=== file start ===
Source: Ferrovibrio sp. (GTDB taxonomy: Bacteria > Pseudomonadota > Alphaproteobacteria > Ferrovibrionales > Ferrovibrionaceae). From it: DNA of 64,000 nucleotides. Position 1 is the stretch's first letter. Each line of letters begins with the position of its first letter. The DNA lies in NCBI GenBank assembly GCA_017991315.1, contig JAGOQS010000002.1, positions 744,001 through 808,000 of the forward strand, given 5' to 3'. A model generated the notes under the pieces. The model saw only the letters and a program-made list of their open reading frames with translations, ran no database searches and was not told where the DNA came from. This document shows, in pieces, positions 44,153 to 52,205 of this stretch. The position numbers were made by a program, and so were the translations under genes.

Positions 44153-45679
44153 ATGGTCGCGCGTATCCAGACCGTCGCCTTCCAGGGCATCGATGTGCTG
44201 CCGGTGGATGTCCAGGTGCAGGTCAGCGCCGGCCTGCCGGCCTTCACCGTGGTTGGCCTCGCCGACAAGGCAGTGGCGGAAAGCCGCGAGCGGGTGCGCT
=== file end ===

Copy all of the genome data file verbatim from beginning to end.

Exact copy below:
Source: Ferrovibrio sp. (GTDB taxonomy: Bacteria > Pseudomonadota > Alphaproteobacteria > Ferrovibrionales > Ferrovibrionaceae). From it: DNA of 64,000 nucleotides. Position 1 is the stretch's first letter. Each line of letters begins with the position of its first letter. The DNA lies in NCBI GenBank assembly GCA_017991315.1, contig JAGOQS010000002.1, positions 744,001 through 808,000 of the forward strand, given 5' to 3'. A model generated the notes under the pieces. The model saw only the letters and a program-made list of their open reading frames with translations, ran no database searches and was not told where the DNA came from. This document shows, in pieces, positions 44,153 to 52,205 of this stretch. The position numbers were made by a program, and so were the translations under genes.

Positions 44153-45679
44153 ATGGTCGCGCGTATCCAGACCGTCGCCTTCCAGGGCATCGATGTGCTG
44201 CCGGTGGATGTCCAGGTGCAGGTCAGCGCCGGCCTGCCGGCCTTCACCGTGGTTGGCCTCGCCGACAAGGCAGTGGCGGAAAGCCGCGAGCGGGTGCGCT